Thirty-five years ago at a ceremony in Vancouver, BC, I accepted AMA’s Marketer-of-the-Year Award on behalf of Nabob Foods. We earned that honor by re-staging a tired coffee brand with innovative packing technology and breakthrough advertising.
That night, I presented the marketing strategy that catapulted a regional brand to national leadership in Canada. What I did not share was the corporate strategy that resurrected this near bankrupt multi-product, multi-brand company. After buckets of red ink and much soul searching, our young management team came to terms with the fact that Nabob could not survive as a ‘generalist’ against multi-nationals twenty times its size. We took a step few do, making the difficult call to trim the company down to a shadow of its former self. By time the complexity dust cleared, two factories became one, ten product lines became two . . . five hundred employees became two hundred.
Tough Sacrifice is the Secret to Success
Severing the heads of 300 faceless workers in distant plants may be tolerable; firing confidants as well as loyal and long-termers who you see every day is another matter. So is purposely shrinking sales that will soon have to be augmented. This was a tough strategic choice, but there was more to it than that. It was also a tough sacrifice. Tough sacrifices are about you. They claw at your emotions because they require that you do something that you don’t want to do. Tough sacrifices rob you of sleep, sober your disposition, heighten your stress, and choke your patience on the littlest things in life. I suffered these disorders during that gut-wrenching time.
Now for the good news. The business that remained grew rapidly because we concentrated on running it, and nothing else. You see, we gave up something of value (brands and businesses that accounted for 40% of the company’s sales) for the sake of other considerations. This is the essence of sacrifice – a lesson that served me well for the rest of my career.
In the CEO Afterlife
Nabob (later renamed Jacobs Suchard) went on to thrive as a profitable coffee ‘specialist’ for many years until it was acquired by Kraft, and I went on to council some of the world’s most respected organizations, a blue chip list that included Campbell’s Soup, Anheuser-Busch InBev, Pfizer, and Starbucks.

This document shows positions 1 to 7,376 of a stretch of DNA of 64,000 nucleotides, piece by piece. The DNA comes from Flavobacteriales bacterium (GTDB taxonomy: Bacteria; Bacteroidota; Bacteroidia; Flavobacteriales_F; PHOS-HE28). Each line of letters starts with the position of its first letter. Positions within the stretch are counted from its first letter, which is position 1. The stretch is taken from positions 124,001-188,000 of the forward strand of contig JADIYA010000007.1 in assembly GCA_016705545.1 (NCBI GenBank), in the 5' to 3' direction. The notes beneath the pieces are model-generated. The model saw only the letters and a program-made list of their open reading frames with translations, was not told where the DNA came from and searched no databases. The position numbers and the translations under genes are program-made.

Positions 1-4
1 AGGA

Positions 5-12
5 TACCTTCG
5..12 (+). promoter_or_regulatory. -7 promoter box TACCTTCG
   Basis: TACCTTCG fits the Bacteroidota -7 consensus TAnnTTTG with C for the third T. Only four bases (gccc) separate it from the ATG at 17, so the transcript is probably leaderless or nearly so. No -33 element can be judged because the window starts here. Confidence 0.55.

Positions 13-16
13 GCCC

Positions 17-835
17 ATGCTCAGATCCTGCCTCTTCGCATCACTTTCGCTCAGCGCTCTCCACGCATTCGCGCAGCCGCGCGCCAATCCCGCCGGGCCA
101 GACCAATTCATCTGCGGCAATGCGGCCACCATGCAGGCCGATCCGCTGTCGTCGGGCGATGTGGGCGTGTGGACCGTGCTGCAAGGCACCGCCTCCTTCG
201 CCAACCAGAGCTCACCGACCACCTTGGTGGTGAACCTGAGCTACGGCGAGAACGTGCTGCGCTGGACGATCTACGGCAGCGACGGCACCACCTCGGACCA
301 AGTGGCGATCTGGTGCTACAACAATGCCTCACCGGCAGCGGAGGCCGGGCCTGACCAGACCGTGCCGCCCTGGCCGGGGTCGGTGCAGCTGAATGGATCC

Consulting opened my eyes to the glaring and repeated errors made by dwellers of the C-suite and their understudies. Four years ago, I began penning blogs to share my views on leadership, strategy, marketing, and branding. In The CEO Afterlife became the conduit to carry these musings to leaders and managers caught in the tangled knots of complexity, uncertainty, and information overload.
Never before has business seen so much complexity. Left unchecked, complexity stifles, stagnates, and brings an organization to its knees. This phenomenon is resolvable, all the way from corporate strategy to marketing/brand strategy to an administrative assistant’s daily “to do” list. The solution is focus, and although leaders talk focus, few practice it. Nor do they understand how to leverage focus and specialization for competitive advantage. As marketers well know, unfilled needs create opportunities to meet the need. I decided to address the complexity problem/opportunity as it applies to leadership, strategy, marketing, branding, and culture in a book — Do Less Better: The Power of Strategic Sacrifice in a Complex World.
Do Less Better would never have been possible had I failed to keep pace with the pulse of the new economy of the information age. Equally important for the book’s insight is the luxury of stepping back from the day-to-day to ponder the present-day pertinence of the stratagems that worked for me in the line of fire, and as an advisor to CEOs and CMOs. Several practices remain intact, ready to be unbridled, ready to address the issues that inhibit performance in the 21st century. Some required significant adaptation. Others, I’ve buried in the resting place of turntables, Betamax players, boom boxes, and Walkmans.
Sure, my heyday as a business leader occurred during an era of less complexity. But, if the concept of strategic sacrifice and focus worked in that world, why wouldn’t it work now?